A python decorator is a function (or class) that returns another function usually after applying some transformation to it. Common examples of decorators are classmethod() and staticmethod().

Decorators have a barrage of uses ranging from memoization, profiling, access control to function timeouts. There is a collection of these and other decorator code pieces here.

I have found myself mostly using decorators for retry and occasionally timeouts for network centric operations. Normally I would have a single decorator function that deals with particular exception and does several retries before re-raising the exception.

Here is an example.

import time
from functools import wraps
from http.client import BadStatusLine

def if_http_errors_retry(func):
    """Decorator: retry calling function func in case of http.client errors.

    Decorator will try to call, the function three times, with a ten seconds
    delay between them. If the retries get maxed out, the decorator will raise
    the http error.

    args:
        func (function): function to be decorated.

    returns:
        func (function): decorated function

    """
    @wraps(func)
    def wrapper(*args, **kwargs):
        """func wrapper"""
        error = Exception
        for _ in range(3):
            try:
                return func(*args, **kwargs)
            except BadStatusLine as err:
                error = err
                time.sleep(10)
                continue
        raise error

    return wrapper

Looking keenly at the above decorator, you will realise that it bears some design flaws:

You can’t specify the amount of time delay: it’s hard coded

You can’t specifiy the number of retries: it’s hard coded

It’s hard to generalize the decorator for another exception without entirely duplicating it

After noting how much my code stinks I decided to refactor it and deal with the three issues above. The motivation for this mainly came when I saw this retry template.

def auto_retry(n=3, exc=Exception):
    for i in range(n):
        try:
            yield None
            return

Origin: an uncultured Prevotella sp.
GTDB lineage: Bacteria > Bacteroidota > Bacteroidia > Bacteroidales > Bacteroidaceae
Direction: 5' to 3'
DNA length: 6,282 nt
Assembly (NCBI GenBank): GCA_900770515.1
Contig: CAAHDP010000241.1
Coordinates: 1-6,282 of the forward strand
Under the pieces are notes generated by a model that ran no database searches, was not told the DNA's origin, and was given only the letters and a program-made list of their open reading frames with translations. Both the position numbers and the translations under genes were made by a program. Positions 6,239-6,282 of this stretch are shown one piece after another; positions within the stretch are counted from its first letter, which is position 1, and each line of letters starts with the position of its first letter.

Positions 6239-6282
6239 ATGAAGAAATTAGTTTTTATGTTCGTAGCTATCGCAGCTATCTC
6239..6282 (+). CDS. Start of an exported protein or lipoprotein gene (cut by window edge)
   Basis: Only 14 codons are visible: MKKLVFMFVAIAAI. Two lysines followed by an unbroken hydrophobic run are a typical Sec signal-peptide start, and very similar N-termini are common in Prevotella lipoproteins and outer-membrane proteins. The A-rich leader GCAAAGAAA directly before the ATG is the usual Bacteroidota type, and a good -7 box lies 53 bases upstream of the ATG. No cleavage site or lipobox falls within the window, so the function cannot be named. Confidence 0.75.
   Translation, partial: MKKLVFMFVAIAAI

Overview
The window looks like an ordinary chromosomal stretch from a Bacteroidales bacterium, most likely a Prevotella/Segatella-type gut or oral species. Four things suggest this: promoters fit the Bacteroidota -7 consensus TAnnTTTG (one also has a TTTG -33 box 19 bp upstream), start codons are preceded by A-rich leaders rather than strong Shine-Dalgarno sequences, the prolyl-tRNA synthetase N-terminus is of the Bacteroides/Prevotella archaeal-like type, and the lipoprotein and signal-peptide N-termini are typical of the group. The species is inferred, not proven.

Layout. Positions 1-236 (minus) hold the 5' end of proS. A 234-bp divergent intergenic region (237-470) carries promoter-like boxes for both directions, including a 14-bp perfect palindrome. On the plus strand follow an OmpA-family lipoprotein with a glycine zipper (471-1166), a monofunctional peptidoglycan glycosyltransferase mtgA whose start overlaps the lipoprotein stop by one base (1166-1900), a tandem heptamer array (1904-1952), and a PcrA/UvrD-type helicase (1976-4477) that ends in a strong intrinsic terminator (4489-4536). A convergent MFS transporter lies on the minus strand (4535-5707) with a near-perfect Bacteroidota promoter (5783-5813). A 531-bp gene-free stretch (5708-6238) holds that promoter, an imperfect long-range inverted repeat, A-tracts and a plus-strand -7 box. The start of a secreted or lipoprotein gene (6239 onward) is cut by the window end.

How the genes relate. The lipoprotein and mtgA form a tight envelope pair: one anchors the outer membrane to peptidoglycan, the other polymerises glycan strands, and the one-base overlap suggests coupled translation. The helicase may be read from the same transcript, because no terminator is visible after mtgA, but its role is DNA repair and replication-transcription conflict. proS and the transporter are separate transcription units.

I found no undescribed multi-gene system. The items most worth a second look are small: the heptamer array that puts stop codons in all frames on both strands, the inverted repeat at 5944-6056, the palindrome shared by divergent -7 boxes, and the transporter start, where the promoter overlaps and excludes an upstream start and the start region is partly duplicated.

except exc, err:
                # perhaps log exception here
                continue
    raise # re-raise the exception we caught earlier

It’s not a decorator at all but it had all the three qualities that my decorator lacked and it gave me a basis for me to start exploring.

It turns out refactoring the decorator was pretty easy.

import time
from functools import wraps
from http.client import BadStatusLine

def auto_retry(tries=3, exc=Exception, delay=5):
    def deco(func):
        @wraps(func)
        def wrapper(*args, **kwargs):
            for _ in range(tries):
                try:
                    return func(*args, **kwargs)
                except exc:
                    time.sleep(delay)
                    continue
            raise exc
        return wrapper
    return deco

# decorating

@auto_retry(tries=3, exc=BadStatusLine, delay=5)
def network_call():
    # some code using http.client

Voila, now I have a very flexible retry decorator that can be applied on any type of exception, time delay and number of retries.

The key to achieving this is having a function (auto_retry) that returns a decorator function (deco) which will in turn decorates a function (func). Thanks to the power of closures the parameters passed to the high order function (auto_retry) are also available to the nested functions and are used for the control flow within them.